Writers Block #13: Just go with the flow

If there's one thing that can be hard to get a feel for early on, it's pacing. Knowing when to go full steam, when to ease up and let a story breathe, when to reveal a big twist, and when to just end on a cliffhanger. You're going to screw it up, no doubt about it. But, as with most things in life, you learn by doing. Each story is different, but here are a few basic things to keep in mind to help the flow of your story. 

What is your story about? What are you trying to say? What do you want out of your characters? These are all questions you should be asking yourself when you plan out a story. Once you have the answers to these questions, you can begin to get a feel for the pace. You'll probably have a few key scenes in your head, and you can start figuring out where you want to place them. Try shifting them around a bit and see how things flow. Sometimes your first instinct is right, and sometimes something that might feel wrong to you, might actually be the best thing for the story. It's just trail and error. You can always change things back.

I'm sure this isn't news, but that first page is really important. It sets the tone for the rest of your story, and hooks in readers. Now depending on your story, sometimes this means starting out with a bang, and sometimes it means setting a certain mood. So make sure you put a lot of thought into how you open things. Again, if you don't like the start to your story, try swapping it out for another part and see how that feels. 

A trick a number of writers use is to end each page with a mini cliffhanger to make the reader want to see what happens next. This could be someone asking a question, or maybe a character makes a shocking discovery, or a fight is just about to break out. So take a look at how you're ending each page. If that last panel doesn't make you want to keep reading, you might want to change it to something with a little more punch. 

Sadly, the cure for exposition still hasn't been found. It's something you just need to work around, and that means like a parent trying to get a picky kid to eat, you'll have to make it more fun than it seems. Going back to Brian Michael Bendis and his work on Alias, there's this running gag of Jessica sitting and listening to a client as they tell her the details of a case. These where often two page spreads with the same image of Jessica repeating at the top, and the client going on and on the bottom of the page. Here's another example:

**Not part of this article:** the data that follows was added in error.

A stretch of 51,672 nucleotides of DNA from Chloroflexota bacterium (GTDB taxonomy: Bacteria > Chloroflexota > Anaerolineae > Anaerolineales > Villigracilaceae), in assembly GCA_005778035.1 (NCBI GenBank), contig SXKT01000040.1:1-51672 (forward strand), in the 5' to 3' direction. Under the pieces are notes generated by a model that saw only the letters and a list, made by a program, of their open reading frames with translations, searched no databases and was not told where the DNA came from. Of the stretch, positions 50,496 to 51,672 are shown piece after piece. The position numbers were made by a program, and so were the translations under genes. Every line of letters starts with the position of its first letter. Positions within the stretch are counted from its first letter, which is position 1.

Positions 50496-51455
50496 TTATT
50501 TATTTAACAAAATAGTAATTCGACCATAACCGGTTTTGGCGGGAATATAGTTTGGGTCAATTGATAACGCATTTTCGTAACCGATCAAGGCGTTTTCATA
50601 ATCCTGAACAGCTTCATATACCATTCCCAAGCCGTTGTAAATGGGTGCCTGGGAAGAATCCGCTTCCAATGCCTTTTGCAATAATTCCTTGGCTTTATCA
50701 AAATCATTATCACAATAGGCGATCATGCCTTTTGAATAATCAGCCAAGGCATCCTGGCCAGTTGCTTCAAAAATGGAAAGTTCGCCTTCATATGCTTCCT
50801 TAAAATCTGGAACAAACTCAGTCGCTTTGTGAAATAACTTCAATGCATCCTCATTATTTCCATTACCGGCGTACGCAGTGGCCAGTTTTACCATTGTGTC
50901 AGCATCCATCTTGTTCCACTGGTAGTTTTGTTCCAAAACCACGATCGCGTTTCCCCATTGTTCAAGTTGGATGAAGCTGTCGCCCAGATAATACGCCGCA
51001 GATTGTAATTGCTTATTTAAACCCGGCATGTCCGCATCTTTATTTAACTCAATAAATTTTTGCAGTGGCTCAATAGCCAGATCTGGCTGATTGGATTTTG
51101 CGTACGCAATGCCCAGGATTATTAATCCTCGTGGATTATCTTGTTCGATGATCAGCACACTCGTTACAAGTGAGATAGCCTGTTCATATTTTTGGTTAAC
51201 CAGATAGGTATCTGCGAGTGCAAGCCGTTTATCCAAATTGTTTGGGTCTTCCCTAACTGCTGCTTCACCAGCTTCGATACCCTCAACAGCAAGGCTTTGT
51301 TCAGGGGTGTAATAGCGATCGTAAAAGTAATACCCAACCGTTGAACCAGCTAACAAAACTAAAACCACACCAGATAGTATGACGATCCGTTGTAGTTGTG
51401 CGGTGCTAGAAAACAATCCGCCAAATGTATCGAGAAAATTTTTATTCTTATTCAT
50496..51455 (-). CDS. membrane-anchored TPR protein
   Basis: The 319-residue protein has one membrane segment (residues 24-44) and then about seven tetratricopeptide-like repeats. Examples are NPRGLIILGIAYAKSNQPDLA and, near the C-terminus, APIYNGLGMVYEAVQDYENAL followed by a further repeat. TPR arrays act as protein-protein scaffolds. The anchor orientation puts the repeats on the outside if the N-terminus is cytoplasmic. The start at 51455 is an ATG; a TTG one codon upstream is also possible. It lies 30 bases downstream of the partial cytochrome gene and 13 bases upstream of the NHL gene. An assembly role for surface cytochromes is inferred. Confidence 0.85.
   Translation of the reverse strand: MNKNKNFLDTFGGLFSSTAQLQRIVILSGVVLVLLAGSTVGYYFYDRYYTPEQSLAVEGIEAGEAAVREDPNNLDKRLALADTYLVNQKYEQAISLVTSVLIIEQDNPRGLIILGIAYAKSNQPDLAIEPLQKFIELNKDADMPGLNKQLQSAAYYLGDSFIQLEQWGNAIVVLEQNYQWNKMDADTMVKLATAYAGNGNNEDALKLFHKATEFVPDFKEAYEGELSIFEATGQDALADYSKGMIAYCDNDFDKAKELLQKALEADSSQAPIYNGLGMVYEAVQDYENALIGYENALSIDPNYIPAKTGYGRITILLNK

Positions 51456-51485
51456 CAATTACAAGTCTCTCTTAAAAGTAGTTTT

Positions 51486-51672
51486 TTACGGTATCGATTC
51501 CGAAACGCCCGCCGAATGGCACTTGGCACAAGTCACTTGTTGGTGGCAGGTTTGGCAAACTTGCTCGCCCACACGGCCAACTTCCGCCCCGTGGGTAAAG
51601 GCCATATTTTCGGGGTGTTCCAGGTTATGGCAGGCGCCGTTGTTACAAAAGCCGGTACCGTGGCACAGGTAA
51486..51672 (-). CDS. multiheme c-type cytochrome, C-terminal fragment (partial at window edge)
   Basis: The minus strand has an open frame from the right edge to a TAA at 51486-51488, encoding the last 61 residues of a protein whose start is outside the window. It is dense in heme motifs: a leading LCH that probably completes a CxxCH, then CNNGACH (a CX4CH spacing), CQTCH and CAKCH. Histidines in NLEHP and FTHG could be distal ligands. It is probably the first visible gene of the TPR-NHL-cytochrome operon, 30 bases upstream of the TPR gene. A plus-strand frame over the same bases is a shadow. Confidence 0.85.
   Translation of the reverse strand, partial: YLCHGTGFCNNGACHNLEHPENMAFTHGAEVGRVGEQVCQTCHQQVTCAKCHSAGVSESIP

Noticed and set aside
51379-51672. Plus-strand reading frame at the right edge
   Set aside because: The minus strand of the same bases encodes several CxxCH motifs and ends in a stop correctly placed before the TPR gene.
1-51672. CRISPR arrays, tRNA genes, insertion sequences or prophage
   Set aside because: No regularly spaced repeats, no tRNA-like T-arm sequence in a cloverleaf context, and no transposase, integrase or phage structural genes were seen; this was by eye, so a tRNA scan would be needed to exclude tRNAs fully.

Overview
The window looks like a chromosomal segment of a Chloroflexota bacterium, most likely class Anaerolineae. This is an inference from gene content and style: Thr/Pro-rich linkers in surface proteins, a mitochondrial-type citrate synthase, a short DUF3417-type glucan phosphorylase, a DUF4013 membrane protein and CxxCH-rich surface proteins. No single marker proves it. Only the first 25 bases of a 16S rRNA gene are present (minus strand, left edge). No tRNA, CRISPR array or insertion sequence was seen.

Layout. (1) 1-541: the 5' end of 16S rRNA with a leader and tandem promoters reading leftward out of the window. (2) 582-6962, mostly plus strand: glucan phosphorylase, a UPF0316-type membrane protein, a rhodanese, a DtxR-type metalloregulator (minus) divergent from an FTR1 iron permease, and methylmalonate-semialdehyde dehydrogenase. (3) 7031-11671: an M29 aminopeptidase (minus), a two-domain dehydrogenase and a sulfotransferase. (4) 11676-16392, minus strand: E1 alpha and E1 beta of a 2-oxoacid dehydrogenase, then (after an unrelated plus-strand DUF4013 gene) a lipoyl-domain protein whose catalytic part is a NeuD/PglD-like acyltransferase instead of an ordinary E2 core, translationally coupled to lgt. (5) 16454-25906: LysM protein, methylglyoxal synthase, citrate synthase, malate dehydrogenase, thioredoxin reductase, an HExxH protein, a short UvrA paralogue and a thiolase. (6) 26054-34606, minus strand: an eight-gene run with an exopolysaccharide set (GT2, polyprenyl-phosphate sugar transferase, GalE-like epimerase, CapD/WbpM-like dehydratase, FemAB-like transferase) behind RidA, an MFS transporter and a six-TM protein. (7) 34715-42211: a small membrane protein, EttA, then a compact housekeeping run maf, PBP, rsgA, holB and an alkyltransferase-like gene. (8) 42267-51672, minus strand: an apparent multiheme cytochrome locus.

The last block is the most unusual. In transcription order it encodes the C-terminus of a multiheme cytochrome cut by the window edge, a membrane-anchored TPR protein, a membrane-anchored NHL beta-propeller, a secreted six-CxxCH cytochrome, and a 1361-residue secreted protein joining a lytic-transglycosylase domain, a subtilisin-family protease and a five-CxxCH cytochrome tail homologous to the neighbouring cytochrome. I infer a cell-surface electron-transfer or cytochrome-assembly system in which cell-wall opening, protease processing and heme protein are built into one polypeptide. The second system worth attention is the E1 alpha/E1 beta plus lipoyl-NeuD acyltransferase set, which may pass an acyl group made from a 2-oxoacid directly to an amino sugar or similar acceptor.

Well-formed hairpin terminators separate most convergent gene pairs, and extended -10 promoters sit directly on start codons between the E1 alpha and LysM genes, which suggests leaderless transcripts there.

Having this as a running joke in the series helped spoon in a lot of that exposition, but a lot of it comes down to how well your artist does with acting and subtle emotions/body language, and not many are as good as Michael Gaydos. So instead, if you have a scene that you need to get in with two characters just talking, try and think of exciting things they could be doing or places they could be. Different medium, but on The West Wing, Aaron Soarkin would often have characters do "the walk and talk." Having important conversations happen on the move would convey a lot of the energy and sense of urgency going on in the White House. So if you can have your characters moving, flying, fighting, driving down a spooky highway, hanging out in a funky bar, anything that isn't just two people sitting down talking in a vacuum, do it, because nothing can kill the momentum of your story like a long  and static conversation. No matter how pretty or dramatic your words are, it's still a visual medium.